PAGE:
US: Import and Export Prices

Thu Apr 12 07:30:00 CDT 2018

Consensus Consensus Range Actual Previous Revised
Import Prices - M/M change 0.2% -0.1% to 0.5% 0.0% 0.4% 0.3%
Export Prices - M/M change 0.3% 0.0% to 0.4% 0.3% 0.2%
Import Prices - Y/Y change 3.6% 3.5% 3.4%
Export Prices - Y/Y change 3.4% 3.3% 3.2%

Import prices came in below expectations at no change in a March report where flat is really the only description. When excluding petroleum, import prices managed only a 0.1 percent gain.

Prices of food imports did rise 0.6 percent in the month but petroleum fell 1.3 percent. Finished prices show no pressure with consumer goods down 0.1 percent and vehicles down 0.2 percent.

Export prices rose 0.3 percent in March boosted by a 3.4 percent jump in agricultural prices though the related year-on-year rate is tame at 3.0 percent vs 3.4 percent for all exports. Finished prices here are also flat with consumer goods unchanged and capital goods and vehicles posting only 0.1 percent gains.

The dollar may be falling but the inflationary effect on import prices has been limited. The 3.6 percent year-on-year rate for import prices is the highest since April last year but increases underway have been marginal. The decline in the dollar, down about 10 percent last year and down several percentage points so far this year, has yet to dramatically raise import prices, the result perhaps of discounting among foreign sellers who are protecting their market share.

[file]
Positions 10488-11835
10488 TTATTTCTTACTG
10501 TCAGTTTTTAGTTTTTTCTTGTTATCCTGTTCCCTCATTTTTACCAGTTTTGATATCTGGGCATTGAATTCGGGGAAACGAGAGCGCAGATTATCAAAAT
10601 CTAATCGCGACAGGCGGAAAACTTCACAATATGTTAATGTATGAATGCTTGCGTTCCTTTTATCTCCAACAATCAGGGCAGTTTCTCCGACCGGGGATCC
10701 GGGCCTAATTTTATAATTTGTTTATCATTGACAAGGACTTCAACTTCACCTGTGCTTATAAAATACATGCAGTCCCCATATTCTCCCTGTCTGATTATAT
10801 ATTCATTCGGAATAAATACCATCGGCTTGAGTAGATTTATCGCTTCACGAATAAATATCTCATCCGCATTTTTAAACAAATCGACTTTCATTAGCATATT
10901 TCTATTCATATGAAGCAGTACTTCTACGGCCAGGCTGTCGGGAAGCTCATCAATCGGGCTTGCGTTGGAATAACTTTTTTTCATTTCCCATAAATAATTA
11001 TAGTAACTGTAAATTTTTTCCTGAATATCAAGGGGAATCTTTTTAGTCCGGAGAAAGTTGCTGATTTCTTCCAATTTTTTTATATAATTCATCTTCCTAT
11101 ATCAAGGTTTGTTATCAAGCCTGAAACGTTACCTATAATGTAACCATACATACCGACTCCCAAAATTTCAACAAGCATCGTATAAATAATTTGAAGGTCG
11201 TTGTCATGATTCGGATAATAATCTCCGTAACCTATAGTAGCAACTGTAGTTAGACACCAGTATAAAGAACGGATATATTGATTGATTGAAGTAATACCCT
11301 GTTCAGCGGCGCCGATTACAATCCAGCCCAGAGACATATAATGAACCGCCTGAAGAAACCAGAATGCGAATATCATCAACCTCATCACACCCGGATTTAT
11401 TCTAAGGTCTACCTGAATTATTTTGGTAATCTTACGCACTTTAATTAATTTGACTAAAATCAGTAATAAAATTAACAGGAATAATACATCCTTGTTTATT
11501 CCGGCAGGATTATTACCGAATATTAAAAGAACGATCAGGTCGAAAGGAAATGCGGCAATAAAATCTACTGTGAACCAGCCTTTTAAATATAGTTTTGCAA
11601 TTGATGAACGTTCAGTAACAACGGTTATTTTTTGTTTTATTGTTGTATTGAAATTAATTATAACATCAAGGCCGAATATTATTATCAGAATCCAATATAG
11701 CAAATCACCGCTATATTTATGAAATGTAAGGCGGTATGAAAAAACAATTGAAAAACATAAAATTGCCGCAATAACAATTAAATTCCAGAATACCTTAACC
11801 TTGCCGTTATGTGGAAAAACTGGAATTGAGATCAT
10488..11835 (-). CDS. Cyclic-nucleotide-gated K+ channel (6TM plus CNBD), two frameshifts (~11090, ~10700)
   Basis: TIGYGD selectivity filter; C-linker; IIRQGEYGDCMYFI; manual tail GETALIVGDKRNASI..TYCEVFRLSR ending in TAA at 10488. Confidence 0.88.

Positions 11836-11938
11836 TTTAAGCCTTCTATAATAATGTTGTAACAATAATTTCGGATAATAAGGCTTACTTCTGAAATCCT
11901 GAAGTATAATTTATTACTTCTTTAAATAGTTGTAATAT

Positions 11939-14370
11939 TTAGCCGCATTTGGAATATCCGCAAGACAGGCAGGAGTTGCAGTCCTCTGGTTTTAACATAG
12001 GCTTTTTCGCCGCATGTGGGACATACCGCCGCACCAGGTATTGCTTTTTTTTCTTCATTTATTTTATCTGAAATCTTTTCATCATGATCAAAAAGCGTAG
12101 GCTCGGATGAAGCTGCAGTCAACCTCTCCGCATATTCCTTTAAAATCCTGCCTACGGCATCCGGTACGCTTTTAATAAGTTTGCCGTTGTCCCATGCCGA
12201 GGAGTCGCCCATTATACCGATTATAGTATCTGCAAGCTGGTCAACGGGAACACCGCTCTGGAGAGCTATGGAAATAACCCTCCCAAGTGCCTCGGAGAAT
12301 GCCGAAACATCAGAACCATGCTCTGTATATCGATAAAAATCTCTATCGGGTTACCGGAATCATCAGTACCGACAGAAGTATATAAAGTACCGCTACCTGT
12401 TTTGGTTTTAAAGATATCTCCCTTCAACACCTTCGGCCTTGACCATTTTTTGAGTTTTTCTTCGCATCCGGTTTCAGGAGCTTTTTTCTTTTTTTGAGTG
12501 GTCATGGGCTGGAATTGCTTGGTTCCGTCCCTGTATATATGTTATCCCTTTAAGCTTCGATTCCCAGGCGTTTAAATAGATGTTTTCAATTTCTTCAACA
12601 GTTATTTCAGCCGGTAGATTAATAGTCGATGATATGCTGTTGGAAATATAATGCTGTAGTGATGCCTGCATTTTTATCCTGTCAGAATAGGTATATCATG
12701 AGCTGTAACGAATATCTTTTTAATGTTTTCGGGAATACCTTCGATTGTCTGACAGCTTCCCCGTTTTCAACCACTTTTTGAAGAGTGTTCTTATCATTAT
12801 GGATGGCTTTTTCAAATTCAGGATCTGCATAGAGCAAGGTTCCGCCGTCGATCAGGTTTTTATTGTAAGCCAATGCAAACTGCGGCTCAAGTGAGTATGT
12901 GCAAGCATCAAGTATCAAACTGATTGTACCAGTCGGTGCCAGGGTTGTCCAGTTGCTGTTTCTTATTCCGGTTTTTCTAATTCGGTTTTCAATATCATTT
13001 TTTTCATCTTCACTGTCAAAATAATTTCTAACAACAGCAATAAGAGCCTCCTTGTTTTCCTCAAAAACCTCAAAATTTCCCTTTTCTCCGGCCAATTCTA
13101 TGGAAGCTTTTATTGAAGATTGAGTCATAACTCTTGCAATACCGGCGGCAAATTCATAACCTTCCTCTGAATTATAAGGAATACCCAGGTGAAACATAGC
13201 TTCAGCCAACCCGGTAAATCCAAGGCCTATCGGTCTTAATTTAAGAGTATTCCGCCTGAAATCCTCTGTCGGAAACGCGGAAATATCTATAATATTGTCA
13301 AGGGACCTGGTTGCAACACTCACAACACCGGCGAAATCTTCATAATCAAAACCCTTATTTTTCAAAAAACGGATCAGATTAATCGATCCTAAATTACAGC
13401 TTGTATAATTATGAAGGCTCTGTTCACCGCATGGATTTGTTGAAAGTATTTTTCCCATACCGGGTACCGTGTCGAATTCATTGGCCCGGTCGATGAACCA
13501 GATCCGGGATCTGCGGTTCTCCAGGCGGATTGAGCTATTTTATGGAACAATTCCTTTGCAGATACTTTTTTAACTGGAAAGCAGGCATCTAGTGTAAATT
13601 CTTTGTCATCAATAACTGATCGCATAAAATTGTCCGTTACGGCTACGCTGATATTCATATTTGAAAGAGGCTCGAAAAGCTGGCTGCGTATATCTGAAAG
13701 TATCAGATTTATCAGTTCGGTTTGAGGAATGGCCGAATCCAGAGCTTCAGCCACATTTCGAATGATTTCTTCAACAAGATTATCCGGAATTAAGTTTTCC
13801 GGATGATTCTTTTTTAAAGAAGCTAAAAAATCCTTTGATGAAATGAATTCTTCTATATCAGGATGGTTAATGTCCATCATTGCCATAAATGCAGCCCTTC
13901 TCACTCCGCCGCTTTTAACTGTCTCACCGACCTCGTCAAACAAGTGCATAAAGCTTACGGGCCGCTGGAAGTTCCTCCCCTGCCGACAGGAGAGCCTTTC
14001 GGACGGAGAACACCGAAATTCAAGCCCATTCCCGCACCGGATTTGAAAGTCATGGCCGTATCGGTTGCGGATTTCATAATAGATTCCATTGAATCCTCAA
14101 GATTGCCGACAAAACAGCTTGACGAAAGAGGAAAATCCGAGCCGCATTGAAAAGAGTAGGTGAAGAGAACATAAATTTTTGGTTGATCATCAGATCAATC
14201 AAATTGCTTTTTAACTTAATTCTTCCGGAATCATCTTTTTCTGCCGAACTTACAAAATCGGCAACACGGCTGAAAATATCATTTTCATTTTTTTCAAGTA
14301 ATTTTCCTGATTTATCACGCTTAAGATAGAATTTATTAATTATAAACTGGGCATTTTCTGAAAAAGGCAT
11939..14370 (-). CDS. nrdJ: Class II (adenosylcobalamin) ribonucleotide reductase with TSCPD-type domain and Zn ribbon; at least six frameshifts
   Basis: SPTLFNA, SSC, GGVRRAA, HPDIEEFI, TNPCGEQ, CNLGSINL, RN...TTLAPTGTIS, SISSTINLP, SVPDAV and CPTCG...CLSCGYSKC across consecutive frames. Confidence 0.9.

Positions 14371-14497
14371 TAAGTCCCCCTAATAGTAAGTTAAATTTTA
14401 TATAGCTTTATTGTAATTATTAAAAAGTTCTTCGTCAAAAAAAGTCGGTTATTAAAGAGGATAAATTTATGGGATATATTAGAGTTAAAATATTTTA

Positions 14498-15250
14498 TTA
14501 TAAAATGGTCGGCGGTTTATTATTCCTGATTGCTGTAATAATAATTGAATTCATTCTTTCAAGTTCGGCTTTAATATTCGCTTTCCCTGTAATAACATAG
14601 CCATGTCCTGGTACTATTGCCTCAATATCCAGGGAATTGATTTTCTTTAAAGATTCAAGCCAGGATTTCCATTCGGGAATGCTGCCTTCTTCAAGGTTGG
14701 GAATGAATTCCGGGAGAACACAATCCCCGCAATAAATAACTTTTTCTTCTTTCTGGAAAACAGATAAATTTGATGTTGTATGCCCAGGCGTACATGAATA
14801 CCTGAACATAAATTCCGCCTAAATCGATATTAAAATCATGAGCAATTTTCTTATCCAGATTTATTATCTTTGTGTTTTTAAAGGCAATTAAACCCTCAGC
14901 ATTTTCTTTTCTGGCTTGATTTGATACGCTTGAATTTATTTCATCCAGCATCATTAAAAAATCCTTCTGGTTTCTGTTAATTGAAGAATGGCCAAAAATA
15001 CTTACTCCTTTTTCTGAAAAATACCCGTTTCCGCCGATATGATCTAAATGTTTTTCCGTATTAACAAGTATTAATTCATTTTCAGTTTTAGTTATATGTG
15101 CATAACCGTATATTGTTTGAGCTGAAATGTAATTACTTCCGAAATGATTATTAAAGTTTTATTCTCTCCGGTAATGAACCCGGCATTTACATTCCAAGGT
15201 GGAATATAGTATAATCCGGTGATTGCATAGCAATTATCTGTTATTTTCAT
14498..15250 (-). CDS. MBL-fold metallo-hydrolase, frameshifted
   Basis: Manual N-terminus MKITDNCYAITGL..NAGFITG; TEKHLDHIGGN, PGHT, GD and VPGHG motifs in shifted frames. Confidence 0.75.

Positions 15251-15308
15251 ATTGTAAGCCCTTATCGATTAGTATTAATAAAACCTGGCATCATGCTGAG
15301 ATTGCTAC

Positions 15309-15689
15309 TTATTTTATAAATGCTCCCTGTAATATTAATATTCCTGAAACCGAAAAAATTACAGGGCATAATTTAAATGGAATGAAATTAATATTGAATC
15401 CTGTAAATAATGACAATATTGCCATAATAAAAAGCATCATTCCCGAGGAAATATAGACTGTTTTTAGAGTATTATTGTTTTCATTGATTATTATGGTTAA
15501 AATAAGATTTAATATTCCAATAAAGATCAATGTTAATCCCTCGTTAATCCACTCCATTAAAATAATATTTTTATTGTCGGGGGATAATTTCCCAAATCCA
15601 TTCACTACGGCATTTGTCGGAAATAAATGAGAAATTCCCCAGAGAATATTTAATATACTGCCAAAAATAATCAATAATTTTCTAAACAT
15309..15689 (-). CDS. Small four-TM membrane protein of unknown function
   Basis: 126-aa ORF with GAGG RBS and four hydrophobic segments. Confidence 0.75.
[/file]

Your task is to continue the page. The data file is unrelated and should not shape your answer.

Market Consensus Before Announcement
Inflationary effects of the lower dollar are what to watch for in import prices though Econoday's March consensus is a modest 0.2 percent gain. In February, import prices rose 0.4 percent despite a sharp decline in petroleum prices. Export prices are seen rising 0.3 percent in March.

Import price indexes are compiled for the prices of goods that are bought in the United States but produced abroad and export price indexes are compiled for the prices of goods sold abroad but produced domestically. These prices indicate inflationary trends in internationally traded products.

Changes in import and export prices are a valuable gauge of inflation here and abroad. Furthermore, the data can directly impact the financial markets such as bonds and the dollar. The bond market is especially sensitive to the risk of importing inflation because it erodes the value of the principal (the original investment) which is paid back when the bond matures. It also decreases the value of the steady stream of interest rate payments on this type of security. Inflation leads to higher interest rates and that's bad news for stocks, as well. By monitoring inflation gauges such as import prices, investors can keep an eye on this menace to their portfolios.